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TANKS: An app that teaches coding, without a computer

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TANKS Coding App was developed by a computing sciences student at Nelson Mandela University.
TANKS Coding App was developed by a computing sciences student at Nelson Mandela University.

A shortage of computer scientists, and an even more serious need for coding and software development facilities in the country’s low-income areas, has prompted innovation in reaching these disadvantaged communities.

TANKS Coding App is one such solution. It aims to introduce coding to learners between 10 and 14 years old. It uses tangible tokens and image recognition, and does not need any computers.

The app was developed in 2017 by Nelson Mandela University (NMU) computing sciences student Byron Batteson.

NMU’s Associate Professor in Computing Sciences, Jean Greyling, says it has reached over 19 000 learners across the country by now.

“There’s a desperate shortage of developers, not just in our country, but in the world. Unfortunately, thousands of learners in the country attend schools where they have no access to computers, so they can never choose software development as a career option,” says Greyling.

“TANKS allows us to go into these schools that have no computers with just some puzzles and one cellphone. With these we can introduce the kids to coding and talk to them about computer science as a career.”

With TANKS, kids at schools that have no computers can be introduced to coding.
With TANKS, kids at schools that have no computers can be introduced to coding.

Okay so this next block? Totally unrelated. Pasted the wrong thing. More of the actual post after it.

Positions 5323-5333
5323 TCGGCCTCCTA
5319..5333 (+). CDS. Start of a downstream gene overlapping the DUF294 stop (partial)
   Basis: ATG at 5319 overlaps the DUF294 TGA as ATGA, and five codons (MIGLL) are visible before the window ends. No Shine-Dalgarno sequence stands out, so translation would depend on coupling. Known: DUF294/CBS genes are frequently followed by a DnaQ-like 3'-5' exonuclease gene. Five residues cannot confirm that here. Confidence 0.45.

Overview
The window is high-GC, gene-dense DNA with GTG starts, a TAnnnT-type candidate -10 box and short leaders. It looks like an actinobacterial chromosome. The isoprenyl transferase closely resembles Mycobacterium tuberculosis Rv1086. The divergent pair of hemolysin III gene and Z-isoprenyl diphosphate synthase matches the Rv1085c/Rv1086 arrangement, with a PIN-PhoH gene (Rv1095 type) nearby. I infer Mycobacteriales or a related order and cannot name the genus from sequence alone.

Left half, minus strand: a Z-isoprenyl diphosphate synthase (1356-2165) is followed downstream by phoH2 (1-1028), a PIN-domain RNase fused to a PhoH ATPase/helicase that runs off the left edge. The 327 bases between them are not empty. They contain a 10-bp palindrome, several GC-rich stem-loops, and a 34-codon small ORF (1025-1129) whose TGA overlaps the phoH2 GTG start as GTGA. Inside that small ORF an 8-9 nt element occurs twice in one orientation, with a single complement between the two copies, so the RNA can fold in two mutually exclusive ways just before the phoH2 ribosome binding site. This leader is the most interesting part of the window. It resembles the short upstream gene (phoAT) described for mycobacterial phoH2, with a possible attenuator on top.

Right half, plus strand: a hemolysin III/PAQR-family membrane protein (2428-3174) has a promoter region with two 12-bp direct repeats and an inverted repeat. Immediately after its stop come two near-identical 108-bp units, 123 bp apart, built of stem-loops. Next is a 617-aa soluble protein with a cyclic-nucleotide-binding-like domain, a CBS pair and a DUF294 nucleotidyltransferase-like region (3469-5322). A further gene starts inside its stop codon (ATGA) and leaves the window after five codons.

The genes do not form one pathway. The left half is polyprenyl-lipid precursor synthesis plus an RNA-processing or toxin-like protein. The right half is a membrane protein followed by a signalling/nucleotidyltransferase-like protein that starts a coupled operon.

TANKS has 35 levels, whereby players need to get the tank to the destination in each level. The tank can only be moved when the player uses the physical puzzle pieces they are given to build the code. Once the code has been pieced together, learners use the smartphone’s camera to upload a picture and move the tank.

By the time learners reach the last level, they have been taught coding principals such as ‘for loop’, ‘while loop’, ‘if statement’ and optimisation. All of these are the basic concepts taught to first-year computer science students.

Acknowledgements

In March this year, Games Powered by Tangibl (Batteson’s development house) was invited by the United Nations Educational, Scientific and Cultural Organisation, better known as UNESCO, to join its Mobile Learning Week in Paris. The annual event aims to bring experts together and share ways of using technology to accelerate learning.

TANKS also received the runner-up prize in Africa Tech Week’s 2019 Innovation of the Year category.

The app also won NMU’s Innovation Award and in October, an SAB Foundation Social Innovation Award.

Professor Jean Greyling, project co-ordinator: TANKS Coding App.
Professor Jean Greyling, project co-ordinator: TANKS Coding App.

Zimkhita Nqeto runs a coding club in the Eastern Cape and uses TANKS as one of her teaching resources. “Because TANKS is educational and fun, I’ve watched my students change, wanting to go into careers like coding and computer science. This is not only about coding, it’s teaching them life skills.”

Jade Nolan, from Chapman High School in Port Elizabeth, said it was a “mind-blowing experience which left the learners’ eyes glowing, minds running and voices echoing with excitement”.

Professor Greyling explains: “Because TANKS only uses mobile devices, we have a vision to go across our borders, into the remotest parts of Africa, introducing kids to coding and computer science careers.”

He hopes that Tangibl Games will reach 100 000 learners by 2022.

Along with TANKS, Tangibl Games also teaches coding principles through RANGERS, which challenges learners to capture in-game animal poachers, and BOATS, a board game that teaches them about the dangers of plastic in our oceans.

Watch an SAB Foundation video about the Tanks project.


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